|By Jennifer Delgado, Chicago
TribuneMcClatchy-Tribune Regional News
Nov. 02, 2012--A wrongful-death lawsuit was filed Thursday against Marriott International Inc., claiming that a downtown Chicago hotel is responsible for infecting an Irish tourist with Legionnaires' disease.
The lawsuit, filed in Cook County Circuit Court, says Thomas Joseph Keane, 66, was dining at the JW Marriott hotel, 151 W. Adams St., on July 27 when he somehow inhaled "dangerous aerosolized water vapor contaminated with Legionella bacteria."
The disease was found in a decorative fountain of the main lobby that has since been removed after it also infected other visitors.
Keane, who was visiting Chicago with his wife on their 40th anniversary, was later diagnosed with Legionnaire's disease and died Aug. 29, according to the lawsuit. The suit was filed by Lorraine O'Donnell, a Keane special administrator. It was unclear whether the two were related.
The lawsuit charges that the hotel failed to create and implement "appropriate control measures" to ensure that the fountain was bacteria-free and didn't maintain appropriate water temperatures and biocide levels in the fountain. Also named in the lawsuit is The Prime Group Inc., which owned or operated the JW Marriott, according to the lawsuit.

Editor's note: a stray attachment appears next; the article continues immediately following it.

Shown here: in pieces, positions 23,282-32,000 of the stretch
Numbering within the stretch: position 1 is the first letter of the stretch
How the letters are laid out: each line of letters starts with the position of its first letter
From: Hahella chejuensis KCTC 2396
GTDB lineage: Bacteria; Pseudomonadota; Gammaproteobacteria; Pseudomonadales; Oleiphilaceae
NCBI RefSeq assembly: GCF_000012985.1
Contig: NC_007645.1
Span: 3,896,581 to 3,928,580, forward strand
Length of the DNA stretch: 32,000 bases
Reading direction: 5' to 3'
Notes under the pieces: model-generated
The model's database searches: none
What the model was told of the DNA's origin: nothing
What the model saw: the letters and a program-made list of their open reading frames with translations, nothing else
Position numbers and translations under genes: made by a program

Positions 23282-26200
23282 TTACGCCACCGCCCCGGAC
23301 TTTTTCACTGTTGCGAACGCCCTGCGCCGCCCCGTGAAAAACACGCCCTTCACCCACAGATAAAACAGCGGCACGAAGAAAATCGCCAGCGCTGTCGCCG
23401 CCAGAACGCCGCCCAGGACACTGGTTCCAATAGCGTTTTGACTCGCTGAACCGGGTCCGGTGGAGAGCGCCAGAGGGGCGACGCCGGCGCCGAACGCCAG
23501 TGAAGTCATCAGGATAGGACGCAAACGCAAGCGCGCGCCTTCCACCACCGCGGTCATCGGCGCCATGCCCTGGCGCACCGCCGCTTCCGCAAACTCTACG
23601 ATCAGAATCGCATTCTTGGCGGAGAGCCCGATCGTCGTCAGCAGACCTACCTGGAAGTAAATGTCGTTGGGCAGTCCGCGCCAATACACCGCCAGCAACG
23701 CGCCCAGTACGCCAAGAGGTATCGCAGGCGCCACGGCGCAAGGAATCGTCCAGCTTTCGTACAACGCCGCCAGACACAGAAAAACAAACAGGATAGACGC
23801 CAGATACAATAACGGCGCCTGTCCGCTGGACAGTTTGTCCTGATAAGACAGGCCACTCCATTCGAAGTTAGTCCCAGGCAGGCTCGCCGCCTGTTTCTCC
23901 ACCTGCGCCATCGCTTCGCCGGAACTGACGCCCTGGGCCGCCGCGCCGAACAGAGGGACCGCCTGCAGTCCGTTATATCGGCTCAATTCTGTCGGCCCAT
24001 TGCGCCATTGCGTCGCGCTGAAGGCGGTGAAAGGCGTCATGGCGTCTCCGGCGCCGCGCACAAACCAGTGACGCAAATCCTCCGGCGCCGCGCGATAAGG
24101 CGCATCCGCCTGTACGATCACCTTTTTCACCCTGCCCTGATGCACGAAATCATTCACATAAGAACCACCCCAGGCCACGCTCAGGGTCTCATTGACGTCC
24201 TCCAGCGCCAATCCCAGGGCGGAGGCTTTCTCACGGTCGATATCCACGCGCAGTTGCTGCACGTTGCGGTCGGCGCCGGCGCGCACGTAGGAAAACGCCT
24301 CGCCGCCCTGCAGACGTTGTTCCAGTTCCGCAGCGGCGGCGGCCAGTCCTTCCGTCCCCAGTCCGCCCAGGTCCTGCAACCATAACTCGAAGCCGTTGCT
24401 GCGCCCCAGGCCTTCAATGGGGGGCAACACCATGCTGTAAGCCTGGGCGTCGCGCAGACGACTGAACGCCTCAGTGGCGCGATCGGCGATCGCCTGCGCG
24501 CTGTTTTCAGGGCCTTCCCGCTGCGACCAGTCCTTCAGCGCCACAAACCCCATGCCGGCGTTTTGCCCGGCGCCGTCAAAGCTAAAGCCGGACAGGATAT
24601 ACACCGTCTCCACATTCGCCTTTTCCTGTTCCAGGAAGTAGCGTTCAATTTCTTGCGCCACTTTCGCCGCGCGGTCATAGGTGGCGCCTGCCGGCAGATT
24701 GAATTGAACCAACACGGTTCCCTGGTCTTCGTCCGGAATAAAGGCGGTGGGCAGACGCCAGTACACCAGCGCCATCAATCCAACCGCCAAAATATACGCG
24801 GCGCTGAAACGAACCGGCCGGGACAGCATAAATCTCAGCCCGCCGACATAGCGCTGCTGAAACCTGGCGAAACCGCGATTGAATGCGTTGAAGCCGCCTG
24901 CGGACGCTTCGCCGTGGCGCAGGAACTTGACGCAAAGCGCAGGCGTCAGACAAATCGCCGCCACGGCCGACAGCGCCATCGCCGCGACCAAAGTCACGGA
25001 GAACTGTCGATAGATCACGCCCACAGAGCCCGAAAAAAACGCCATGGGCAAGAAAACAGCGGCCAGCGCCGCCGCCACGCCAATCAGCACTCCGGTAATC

The lawsuit also contends that the hotel should have known and warned patrons of the contaminated fountain between July 27 and Aug. 3.
Keane suffered "great conscious pain" before he died and incurred various medical expenses, according to the lawsuit.
Representatives of Marriott International and O'Donnell could not be reached for comment Thursday evening.
Test results also showed that the hotel's pool, the spa's whirlpool and the men's and women's locker rooms contained "the same species of Legionella," according to the Chicago Department of Public Health.
(c)2012 the Chicago Tribune
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